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Review
. 2010 Jan;67(1):43-62.
doi: 10.1007/s00018-009-0131-2. Epub 2009 Sep 1.

Non-B DNA Structure-Induced Genetic Instability and Evolution

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Free PMC article
Review

Non-B DNA Structure-Induced Genetic Instability and Evolution

Junhua Zhao et al. Cell Mol Life Sci. .
Free PMC article

Abstract

Repetitive DNA motifs are abundant in the genomes of various species and have the capacity to adopt non-canonical (i.e., non-B) DNA structures. Several non-B DNA structures, including cruciforms, slipped structures, triplexes, G-quadruplexes, and Z-DNA, have been shown to cause mutations, such as deletions, expansions, and translocations in both prokaryotes and eukaryotes. Their distributions in genomes are not random and often co-localize with sites of chromosomal breakage associated with genetic diseases. Current genome-wide sequence analyses suggest that the genomic instabilities induced by non-B DNA structure-forming sequences not only result in predisposition to disease, but also contribute to rapid evolutionary changes, particularly in genes associated with development and regulatory functions. In this review, we describe the occurrence of non-B DNA-forming sequences in various species, the classes of genes enriched in non-B DNA-forming sequences, and recent mechanistic studies on DNA structure-induced genomic instability to highlight their importance in genomes.

Figures

Figure 1
Figure 1
Non-B DNA structures. (A) Cruciform DNA, (B) Z-DNA, (C) H-DNA (triplex DNA), (D) G-quadruplex (tetraplex) DNA, and (E) Slipped DNA.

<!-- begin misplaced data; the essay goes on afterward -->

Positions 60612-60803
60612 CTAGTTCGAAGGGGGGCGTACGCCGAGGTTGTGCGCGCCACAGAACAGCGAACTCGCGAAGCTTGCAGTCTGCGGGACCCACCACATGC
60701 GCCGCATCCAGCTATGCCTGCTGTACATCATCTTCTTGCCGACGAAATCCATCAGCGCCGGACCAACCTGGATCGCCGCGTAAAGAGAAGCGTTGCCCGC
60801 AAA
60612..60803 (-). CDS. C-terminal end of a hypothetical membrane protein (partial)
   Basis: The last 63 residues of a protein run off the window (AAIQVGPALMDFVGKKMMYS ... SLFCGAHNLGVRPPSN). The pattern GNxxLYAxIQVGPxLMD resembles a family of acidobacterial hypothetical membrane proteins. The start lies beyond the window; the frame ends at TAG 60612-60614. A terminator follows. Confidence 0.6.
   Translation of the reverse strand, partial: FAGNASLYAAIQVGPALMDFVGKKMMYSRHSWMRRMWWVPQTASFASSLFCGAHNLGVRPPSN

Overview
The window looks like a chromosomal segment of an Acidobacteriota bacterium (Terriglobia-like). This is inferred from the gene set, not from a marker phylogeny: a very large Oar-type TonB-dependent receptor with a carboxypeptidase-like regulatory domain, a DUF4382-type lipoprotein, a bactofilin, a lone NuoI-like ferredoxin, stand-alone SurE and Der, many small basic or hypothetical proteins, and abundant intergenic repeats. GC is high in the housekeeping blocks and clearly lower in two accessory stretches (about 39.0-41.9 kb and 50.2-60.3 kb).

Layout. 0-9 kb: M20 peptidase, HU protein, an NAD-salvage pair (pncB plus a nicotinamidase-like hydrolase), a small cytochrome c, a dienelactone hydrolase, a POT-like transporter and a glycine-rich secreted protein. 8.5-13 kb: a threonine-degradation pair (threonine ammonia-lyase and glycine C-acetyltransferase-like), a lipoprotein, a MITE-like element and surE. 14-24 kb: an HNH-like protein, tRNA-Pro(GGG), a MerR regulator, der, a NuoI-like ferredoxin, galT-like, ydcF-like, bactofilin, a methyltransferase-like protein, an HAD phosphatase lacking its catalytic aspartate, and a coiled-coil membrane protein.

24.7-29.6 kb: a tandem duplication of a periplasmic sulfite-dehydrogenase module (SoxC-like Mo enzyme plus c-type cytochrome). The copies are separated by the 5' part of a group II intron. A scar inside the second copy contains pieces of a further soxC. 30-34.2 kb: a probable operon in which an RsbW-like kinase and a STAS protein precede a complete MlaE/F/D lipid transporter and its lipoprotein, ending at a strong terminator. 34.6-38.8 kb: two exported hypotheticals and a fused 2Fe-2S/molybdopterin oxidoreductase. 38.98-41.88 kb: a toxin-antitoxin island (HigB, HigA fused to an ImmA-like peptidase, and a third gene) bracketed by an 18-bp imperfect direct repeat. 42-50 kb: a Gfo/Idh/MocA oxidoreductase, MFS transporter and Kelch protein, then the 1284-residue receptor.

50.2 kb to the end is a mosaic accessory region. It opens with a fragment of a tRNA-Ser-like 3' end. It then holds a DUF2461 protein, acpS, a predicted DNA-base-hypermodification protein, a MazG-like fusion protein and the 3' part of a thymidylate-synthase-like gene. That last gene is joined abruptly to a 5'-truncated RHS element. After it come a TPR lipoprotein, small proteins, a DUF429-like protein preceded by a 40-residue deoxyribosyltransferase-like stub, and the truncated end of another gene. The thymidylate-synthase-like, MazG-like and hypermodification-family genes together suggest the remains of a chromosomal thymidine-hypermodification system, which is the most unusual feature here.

Figure 2
Figure 2
(A) Expression profiles of quadruplex-containing genes. Comparison of the gene expression levels between genes containing quadruplex-forming sequences (PG4MD500-positive, black squares) and genes without PG4MD500 (open squares) in each human tissue/cell type. Error bars represent the 95% confidence interval of the mean expression level (Reprinted with permission from [81]). (B) Global gene expression profiles of triplex structure-containing genes. Each data point represents the mean ln (x-axis) for all gene expression values falling within 0.5 ln-interval bins, from 0–0.5 to 12.0–12.5. On the y-axis is the percentage of the gene expression values falling within each 0.5 ln-interval bin relative to the total number of gene expression values for either the control genes (open symbols) or the genes harboring ≥18 TR units (set 2) (solid symbols).
Figure 3
Figure 3
(A) Y chromosome genealogical tree (left) and identified structural polymorphisms (right). Chromosomes were assigned to one of 47 branches by typing for the stable, biallelic polymorphisms indicated. Red arrows indicate major branches confined to Africa. For each branch, the structure of the Y chromosome sampled is schematized, including (at far right) the length of distal-Yq heterochromatin. Within the euchromatin, the presence of a particular structural variant is indicated by a color-coded rectangle (Reprinted with permission from [92]). (B) Model for stem-loop-mediated chromosomal inversion and strand exchange. Structure I illustrates the original (ancestral) sequence organization with two inverted repeat (IR) segments. Structure II shows the stem-loop structure containing two Holliday-like junctions originating from strand exchange and the inverting loop. Structure III represents the intermediate DNA species after Holliday junction resolution and loop inversion. Structure IV depicts the final DNA configuration with the complementary strands (thick-thick and thin-thin pair of segments) containing DNA bases located originally on the same strand and the inverted loop (Adapted from [109]).
Figure 4
Figure 4
DNA damage and non-B DNA structures. Unwrapping of a non-B DNA-forming sequence (red box) from the histone core during DNA metabolism (Step 1), facilitates the non-B DNA conformation (Step 2). The non-B DNA conformation is more susceptible to DNA damage and the damage in the non-B DNA region is more resistant to repair (Step 3), leading to accumulated damage (blue star) in this region (Step 4) (Adapted from [115]).

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